From Monday to Friday, all the resident users’ callable EVs participate in the OPU decision-making. Category 1, category 4, category 5 and category 6 take one day rotate days off, and category 1, category 4 and category 6 take the means of peak staggering periods for rotate days off. From the analysis of profitability, for power companies, they tend to give priority to users with low power value scores and use low-cost means. For users, they prefer the lowest total electricity cost if the load management method is adopted.
After OPU, the total load does not exceed the maximum supply and the power supply gap reduction. Figure 5 shows the total load curve of the system on Monday before and after OPU.
The change of the load curve in a week is shown in Figure 6.
After using the peak staggering mode, the power curve of category 1 is advanced 1 h, which reduces the peak load by 2621 kW at 16:00; the loss of electricity can be compensated in a day. In Figure 6a, the peak load on Tuesday is reduced by 4563 kW after using the rotate days off mode, and the loss of power can be compensated on Saturdays (Figure 6b).
EVs participate in peak shifting is shown in Figure 7.
The analysis of category 6 shows that before OPU, the charging arrangement of EV set A (150 EVs) concentrates between 19:00 and 1:00 the next day. After OPU, according to the user’s wishes, it transfers to between 9:00 and 15:00 for charging and EV set B (150 EVs) transfers to between 17:00 and 23:00 for charging. Charging is carried out from 7:00 to 8:00, 10:00 to 12:00, and 13:00 to 16:00. The peak load can be reduced by 1200 kW by the peak shifting and valley filling method, and the loss of electricity can be compensated for in a day. The condition of PV power plant consumption before and after the OPU is shown in Figure 8.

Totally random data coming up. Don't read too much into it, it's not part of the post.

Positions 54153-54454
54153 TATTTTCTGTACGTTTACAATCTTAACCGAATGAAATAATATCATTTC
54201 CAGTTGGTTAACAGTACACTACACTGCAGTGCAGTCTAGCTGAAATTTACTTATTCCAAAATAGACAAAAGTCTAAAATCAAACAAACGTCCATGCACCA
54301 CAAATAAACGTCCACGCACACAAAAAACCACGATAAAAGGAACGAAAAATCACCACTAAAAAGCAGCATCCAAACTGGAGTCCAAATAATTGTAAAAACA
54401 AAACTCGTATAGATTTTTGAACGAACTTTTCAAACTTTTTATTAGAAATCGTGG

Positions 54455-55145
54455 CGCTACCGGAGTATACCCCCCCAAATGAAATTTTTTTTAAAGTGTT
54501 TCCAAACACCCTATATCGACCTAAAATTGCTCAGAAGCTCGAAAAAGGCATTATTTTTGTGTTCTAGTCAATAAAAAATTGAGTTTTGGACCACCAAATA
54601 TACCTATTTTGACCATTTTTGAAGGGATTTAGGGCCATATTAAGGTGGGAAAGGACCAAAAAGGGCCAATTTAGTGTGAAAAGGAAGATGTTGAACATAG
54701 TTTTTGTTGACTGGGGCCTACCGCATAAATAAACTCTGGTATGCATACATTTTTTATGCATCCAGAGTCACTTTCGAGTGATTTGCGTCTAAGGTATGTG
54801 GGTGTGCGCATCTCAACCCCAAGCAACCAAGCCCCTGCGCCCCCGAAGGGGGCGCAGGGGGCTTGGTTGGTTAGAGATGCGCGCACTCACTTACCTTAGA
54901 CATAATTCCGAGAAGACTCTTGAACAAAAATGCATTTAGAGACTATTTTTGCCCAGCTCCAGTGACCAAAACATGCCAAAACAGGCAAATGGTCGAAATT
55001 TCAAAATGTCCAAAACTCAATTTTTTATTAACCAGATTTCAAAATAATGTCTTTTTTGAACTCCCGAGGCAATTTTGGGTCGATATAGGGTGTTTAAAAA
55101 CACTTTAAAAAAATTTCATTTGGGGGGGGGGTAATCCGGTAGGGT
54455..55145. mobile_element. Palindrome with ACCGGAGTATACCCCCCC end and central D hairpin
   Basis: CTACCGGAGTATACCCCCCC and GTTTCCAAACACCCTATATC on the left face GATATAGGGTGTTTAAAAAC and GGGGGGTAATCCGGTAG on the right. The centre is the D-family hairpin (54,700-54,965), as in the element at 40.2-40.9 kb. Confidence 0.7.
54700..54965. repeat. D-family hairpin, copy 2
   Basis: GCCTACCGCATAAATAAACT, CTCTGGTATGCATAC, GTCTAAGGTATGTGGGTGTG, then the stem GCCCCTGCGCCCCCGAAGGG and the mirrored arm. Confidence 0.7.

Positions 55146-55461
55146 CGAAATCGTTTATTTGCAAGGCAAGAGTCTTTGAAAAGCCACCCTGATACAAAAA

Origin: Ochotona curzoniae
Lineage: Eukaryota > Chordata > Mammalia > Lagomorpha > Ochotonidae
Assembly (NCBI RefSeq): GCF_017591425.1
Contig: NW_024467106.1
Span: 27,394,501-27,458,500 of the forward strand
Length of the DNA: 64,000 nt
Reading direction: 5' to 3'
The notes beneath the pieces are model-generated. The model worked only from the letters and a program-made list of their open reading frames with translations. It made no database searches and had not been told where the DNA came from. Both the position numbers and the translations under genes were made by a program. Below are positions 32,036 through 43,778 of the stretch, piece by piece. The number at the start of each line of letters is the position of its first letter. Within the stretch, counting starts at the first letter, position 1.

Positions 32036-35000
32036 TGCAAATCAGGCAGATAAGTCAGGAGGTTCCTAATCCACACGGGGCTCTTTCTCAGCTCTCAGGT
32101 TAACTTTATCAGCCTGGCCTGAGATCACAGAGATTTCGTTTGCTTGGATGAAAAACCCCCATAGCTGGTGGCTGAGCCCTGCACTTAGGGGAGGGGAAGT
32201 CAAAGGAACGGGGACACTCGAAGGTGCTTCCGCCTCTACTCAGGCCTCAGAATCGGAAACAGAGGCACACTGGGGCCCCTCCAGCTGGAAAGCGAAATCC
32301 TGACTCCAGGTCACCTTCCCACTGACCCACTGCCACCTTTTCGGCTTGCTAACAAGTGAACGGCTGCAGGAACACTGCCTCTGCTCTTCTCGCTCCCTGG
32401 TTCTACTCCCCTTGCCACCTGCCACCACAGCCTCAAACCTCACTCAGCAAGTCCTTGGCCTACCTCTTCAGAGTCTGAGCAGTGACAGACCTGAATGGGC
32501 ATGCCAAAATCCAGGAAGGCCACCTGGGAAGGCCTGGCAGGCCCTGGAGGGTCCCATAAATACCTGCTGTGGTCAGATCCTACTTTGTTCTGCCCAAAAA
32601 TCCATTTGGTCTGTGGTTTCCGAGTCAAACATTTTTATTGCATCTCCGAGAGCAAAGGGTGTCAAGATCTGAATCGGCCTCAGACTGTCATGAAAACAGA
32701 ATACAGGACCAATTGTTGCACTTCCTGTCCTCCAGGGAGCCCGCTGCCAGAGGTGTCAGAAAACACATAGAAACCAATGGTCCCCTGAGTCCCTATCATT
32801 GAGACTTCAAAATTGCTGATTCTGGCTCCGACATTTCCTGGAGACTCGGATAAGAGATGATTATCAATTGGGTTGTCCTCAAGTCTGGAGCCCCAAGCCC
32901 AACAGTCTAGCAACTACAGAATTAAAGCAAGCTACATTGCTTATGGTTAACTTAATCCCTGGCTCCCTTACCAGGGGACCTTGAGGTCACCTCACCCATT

Before OPU, the net load of residential users is less than 0 from 8:00 to 15:00 and the PV output is not fully consumed. At 10:00, the waste of PV reaches a maximum, which is 1707 kW. As shown in Figure 8, when the EV participates in the OPU, the day net load curve changed significantly. The unabsorbed amount of 10:00 PV power decreased to 307 kW, and the total amount of PV power fed into the power grid decreased showing that an adjustment of the charging period for an EV can effectively promote the local consumption of distributed generation.
Electric quantity change after the OPU in this week is shown in Figure 9.